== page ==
I don't hear a difference. The word breaks down into three syllables, not two parts. Are you asking where the stress goes?
It doesn't matter anyway. "Correct" pronunciation is an illusion, says the air force brat with the Iowa/West Texas/South Texas accent who was once asked if she was from England because she pronounces the "g" at the ends of her gerunds.
Yeah, basically, although that sort of ends up with the letter 'e' part of the word being either IPA (limited notation, unicode adapted ) /i/ (like 'i' as in sit)or /i:/ (like the 'ee' in 'see)- I hoped my two supposedly humourous pseudo-phonetic-type name spellings made it as clear as I could without getting too technical or patronising anyone, but it is well tricky to talk about pronunciation, which is what the IPA is for, of course, but I can't remember it properly so I don't really know what I'm talking about and don't expect anyone else would either!
/edit for about the tenth time, heh/ How about a)"I'm forty 'n' I wish I was twelve again" vs "For tea 'n' toast you'll be wanting a nice café"?
I make no statements and have no opinion about how many British people drop their terminal gs; but in West Texas in the 70s, this was seriously given to me, more than once, as the reason why people thought I might be from England. It didn't make any sense to me then, either.
I've tried it out loud several times, and it seems I alternate between putting the primary stress on the first syllable and the secondary stress on the second syllable, and vice versa. The third syllable is consistently unstressed. Inconsistency in the stress placement is probably a result of my aforementioned hybrid accent. The chief hallmark of the West Texas accent is to place the primary emphasis squarely on the first syllable of most multisyllabic words regardless; the result, for me, is that I tend to distrust this emphasis and stress the second syllable. But in this word, the primary meaning is in the first syllable, and stressing the meaningful syllable makes the most sense.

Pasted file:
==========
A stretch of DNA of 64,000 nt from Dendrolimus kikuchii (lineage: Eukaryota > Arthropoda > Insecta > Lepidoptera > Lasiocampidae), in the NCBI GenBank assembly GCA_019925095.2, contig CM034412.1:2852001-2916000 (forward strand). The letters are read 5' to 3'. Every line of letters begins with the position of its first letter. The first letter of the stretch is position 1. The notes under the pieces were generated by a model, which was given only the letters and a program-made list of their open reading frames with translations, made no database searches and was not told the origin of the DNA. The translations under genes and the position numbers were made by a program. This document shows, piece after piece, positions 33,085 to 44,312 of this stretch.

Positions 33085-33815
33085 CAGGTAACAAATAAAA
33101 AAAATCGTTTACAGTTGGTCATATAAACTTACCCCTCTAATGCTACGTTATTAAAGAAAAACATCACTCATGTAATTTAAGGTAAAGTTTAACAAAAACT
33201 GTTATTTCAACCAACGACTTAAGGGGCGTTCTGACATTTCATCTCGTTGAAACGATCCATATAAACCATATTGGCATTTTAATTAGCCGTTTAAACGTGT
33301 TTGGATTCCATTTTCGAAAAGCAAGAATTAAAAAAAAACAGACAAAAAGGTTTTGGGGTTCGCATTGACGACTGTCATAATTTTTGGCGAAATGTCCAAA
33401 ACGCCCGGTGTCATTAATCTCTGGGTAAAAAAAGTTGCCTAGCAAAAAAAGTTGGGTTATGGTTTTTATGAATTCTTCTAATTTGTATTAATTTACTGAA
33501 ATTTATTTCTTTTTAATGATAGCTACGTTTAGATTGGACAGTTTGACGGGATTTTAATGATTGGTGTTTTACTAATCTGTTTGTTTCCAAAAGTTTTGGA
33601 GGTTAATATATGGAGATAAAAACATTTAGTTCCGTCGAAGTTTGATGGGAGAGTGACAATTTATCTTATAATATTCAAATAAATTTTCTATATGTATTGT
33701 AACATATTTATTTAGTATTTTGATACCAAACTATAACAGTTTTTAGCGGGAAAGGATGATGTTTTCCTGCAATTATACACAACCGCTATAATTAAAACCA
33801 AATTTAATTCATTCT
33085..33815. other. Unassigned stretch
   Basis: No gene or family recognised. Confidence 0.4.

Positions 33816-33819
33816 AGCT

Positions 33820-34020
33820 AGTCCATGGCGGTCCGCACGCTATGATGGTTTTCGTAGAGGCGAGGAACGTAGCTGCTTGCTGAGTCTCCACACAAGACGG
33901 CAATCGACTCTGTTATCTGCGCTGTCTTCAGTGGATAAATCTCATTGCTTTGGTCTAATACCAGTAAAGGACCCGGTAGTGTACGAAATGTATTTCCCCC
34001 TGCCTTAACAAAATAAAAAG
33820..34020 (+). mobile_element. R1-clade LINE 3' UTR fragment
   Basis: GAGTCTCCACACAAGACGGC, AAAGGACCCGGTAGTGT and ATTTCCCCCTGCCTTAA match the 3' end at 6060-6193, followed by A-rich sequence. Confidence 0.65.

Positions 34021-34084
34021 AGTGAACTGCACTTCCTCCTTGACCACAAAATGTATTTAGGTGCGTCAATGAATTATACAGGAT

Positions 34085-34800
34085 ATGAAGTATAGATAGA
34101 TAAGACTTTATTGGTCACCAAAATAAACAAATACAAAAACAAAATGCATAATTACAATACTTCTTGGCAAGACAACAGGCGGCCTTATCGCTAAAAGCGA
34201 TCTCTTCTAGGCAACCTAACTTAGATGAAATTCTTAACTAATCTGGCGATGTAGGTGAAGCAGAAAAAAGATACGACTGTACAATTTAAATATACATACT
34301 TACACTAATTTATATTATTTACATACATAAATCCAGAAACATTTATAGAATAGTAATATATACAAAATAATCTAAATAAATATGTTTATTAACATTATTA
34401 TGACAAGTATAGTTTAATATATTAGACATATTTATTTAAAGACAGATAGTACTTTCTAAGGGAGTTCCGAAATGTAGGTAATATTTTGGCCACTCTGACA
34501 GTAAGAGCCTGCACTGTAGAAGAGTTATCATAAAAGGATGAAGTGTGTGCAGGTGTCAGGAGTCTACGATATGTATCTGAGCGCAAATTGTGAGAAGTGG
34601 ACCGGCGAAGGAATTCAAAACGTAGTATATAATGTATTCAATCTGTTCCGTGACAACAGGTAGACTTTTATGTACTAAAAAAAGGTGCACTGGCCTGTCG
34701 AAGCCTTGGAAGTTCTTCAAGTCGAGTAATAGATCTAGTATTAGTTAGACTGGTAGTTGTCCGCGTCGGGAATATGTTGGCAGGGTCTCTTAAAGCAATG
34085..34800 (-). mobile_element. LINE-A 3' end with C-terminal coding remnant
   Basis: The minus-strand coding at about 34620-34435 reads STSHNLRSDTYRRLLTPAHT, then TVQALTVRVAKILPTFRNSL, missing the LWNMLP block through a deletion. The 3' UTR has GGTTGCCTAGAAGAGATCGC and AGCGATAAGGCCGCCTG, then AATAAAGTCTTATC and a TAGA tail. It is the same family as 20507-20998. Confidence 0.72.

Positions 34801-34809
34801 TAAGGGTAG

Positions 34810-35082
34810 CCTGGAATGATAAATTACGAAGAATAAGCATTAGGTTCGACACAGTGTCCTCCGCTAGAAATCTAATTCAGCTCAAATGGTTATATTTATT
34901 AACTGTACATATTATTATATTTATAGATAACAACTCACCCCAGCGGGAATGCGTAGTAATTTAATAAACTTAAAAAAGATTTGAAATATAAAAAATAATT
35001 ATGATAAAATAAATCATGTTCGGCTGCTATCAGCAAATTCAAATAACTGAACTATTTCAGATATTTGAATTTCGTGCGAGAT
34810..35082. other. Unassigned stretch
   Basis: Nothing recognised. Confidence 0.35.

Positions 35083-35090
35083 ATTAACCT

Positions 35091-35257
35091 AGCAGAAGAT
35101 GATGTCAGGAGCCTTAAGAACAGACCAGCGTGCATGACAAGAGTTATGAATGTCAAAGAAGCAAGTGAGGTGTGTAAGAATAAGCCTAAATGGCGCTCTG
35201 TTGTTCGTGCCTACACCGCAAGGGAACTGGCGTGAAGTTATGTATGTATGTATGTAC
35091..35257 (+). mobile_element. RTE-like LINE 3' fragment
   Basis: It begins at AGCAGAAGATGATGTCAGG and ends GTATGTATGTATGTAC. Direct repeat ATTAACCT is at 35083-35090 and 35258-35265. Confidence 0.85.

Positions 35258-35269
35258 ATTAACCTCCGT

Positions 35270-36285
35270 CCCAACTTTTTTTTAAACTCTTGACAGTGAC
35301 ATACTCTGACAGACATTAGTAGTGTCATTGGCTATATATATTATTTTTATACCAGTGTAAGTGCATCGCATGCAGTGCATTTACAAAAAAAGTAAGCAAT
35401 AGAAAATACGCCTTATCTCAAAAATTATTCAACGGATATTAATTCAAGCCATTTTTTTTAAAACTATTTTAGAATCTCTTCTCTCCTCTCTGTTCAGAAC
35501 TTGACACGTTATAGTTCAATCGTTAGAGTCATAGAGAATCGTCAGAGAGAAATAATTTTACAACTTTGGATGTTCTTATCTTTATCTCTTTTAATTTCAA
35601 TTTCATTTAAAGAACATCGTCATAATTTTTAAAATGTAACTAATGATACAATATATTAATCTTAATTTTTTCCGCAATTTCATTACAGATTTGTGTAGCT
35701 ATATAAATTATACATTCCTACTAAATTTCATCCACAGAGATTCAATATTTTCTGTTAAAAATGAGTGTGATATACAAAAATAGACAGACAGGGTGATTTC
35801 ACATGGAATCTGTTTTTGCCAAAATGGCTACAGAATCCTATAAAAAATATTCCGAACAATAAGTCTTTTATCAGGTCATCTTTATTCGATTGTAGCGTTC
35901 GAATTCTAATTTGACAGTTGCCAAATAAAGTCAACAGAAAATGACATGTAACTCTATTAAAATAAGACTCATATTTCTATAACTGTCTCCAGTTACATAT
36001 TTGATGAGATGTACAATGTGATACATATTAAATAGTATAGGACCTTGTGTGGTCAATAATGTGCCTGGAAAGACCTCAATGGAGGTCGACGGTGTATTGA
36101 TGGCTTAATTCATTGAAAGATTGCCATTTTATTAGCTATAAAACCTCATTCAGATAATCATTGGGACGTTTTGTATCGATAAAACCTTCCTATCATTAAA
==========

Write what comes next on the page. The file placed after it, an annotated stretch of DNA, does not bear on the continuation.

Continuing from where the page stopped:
If people understand you when you say it, that's the main thing. It's not a word I say aloud often, anyway.
I was born and raised in Tulsa, Oklahoma, but people here in Tulsa ask me all the time where I'm "from" and get mad when I won't "tell them." I've heard guesses ranging from New Jersey and New York to England and Germany.
Anyway, the word should be pronounced "FORTRAN" just like in Comp. Sci. (That joke is fading into history just like the computer language.) Actually, I have glimpsed books with FORTRAN or FOURTEEN in the title and thought, "At last! A copy of Fortean Studies!"
Anyway, I always pronounced the word FOR--tee'--uhn, with descending emphasis. But the important question is, "Is the 'F' capitalized?"
Yes, on the same principle by which which Elizabethan or Dickensian would be capitalised. It doesn't necessarily mean the subject in question is actually the direct product of the person named, but conforms to the spirit of their subject matter.
The FT writer's guide, at the back of every Fortean Times, asks you to use a lower-case "f". The idea, I suppose, comes from a proper or trademarked name eventually norming into the language, like "macintosh". Words like "Kleenex" and "Xerox" are well on their way to lower-case words -- nobody I know says "Xerographically reproduce fifty copies of this letter!"